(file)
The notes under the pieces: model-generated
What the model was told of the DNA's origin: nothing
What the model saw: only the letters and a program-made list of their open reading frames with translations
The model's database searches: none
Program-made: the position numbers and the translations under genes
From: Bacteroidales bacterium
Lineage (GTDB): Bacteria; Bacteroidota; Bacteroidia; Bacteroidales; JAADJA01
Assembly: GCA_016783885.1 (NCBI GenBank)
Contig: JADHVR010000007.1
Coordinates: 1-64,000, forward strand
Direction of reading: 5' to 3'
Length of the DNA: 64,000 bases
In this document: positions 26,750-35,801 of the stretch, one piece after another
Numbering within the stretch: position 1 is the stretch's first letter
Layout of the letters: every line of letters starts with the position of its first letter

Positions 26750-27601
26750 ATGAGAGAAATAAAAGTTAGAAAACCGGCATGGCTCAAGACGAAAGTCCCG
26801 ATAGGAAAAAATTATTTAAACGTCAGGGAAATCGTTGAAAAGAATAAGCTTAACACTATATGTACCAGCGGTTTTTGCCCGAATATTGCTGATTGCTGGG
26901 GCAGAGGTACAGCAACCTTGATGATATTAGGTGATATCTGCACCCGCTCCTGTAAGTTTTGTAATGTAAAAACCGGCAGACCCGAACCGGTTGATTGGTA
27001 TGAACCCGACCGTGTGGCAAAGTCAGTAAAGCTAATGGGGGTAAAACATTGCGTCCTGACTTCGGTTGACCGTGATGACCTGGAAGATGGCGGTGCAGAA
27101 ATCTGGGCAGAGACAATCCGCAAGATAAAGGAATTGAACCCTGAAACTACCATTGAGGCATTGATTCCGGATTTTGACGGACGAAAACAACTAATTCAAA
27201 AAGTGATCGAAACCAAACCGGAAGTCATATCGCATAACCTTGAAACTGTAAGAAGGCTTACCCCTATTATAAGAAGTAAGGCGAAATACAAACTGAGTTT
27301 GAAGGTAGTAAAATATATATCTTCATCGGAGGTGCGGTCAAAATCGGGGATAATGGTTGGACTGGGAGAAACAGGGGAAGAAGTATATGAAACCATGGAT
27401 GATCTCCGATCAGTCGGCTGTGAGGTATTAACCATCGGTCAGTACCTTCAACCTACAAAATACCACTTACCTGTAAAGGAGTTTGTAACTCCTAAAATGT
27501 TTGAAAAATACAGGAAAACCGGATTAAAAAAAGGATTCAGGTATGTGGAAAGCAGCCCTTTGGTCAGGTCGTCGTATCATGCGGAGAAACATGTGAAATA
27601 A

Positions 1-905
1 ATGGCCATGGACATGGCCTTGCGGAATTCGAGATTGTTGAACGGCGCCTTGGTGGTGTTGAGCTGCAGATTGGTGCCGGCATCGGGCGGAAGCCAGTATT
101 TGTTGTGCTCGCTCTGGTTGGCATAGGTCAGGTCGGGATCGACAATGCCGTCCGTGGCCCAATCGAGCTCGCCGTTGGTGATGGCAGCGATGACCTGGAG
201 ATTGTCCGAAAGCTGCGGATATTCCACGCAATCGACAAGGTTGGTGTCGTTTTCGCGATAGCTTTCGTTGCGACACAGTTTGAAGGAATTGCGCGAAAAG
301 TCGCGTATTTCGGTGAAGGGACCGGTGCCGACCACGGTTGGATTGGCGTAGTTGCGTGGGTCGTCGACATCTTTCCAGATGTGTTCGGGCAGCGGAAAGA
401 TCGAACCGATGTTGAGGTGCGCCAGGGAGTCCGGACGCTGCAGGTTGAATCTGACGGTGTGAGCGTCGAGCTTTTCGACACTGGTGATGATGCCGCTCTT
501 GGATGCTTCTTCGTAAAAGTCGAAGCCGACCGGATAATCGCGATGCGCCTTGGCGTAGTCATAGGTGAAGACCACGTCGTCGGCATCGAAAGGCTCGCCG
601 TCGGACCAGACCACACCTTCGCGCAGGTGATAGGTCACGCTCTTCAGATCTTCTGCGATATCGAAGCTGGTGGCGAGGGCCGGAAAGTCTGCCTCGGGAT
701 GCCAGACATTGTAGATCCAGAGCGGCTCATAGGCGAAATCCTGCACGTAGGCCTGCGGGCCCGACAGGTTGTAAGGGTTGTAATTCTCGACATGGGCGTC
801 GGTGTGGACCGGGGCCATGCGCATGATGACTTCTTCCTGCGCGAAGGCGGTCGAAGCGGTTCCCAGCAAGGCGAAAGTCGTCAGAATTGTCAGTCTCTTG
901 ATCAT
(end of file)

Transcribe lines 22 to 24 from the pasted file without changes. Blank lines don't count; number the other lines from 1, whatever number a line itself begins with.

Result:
27201 AAGTGATCGAAACCAAACCGGAAGTCATATCGCATAACCTTGAAACTGTAAGAAGGCTTACCCCTATTATAAGAAGTAAGGCGAAATACAAACTGAGTTT
27301 GAAGGTAGTAAAATATATATCTTCATCGGAGGTGCGGTCAAAATCGGGGATAATGGTTGGACTGGGAGAAACAGGGGAAGAAGTATATGAAACCATGGAT
27401 GATCTCCGATCAGTCGGCTGTGAGGTATTAACCATCGGTCAGTACCTTCAACCTACAAAATACCACTTACCTGTAAAGGAGTTTGTAACTCCTAAAATGT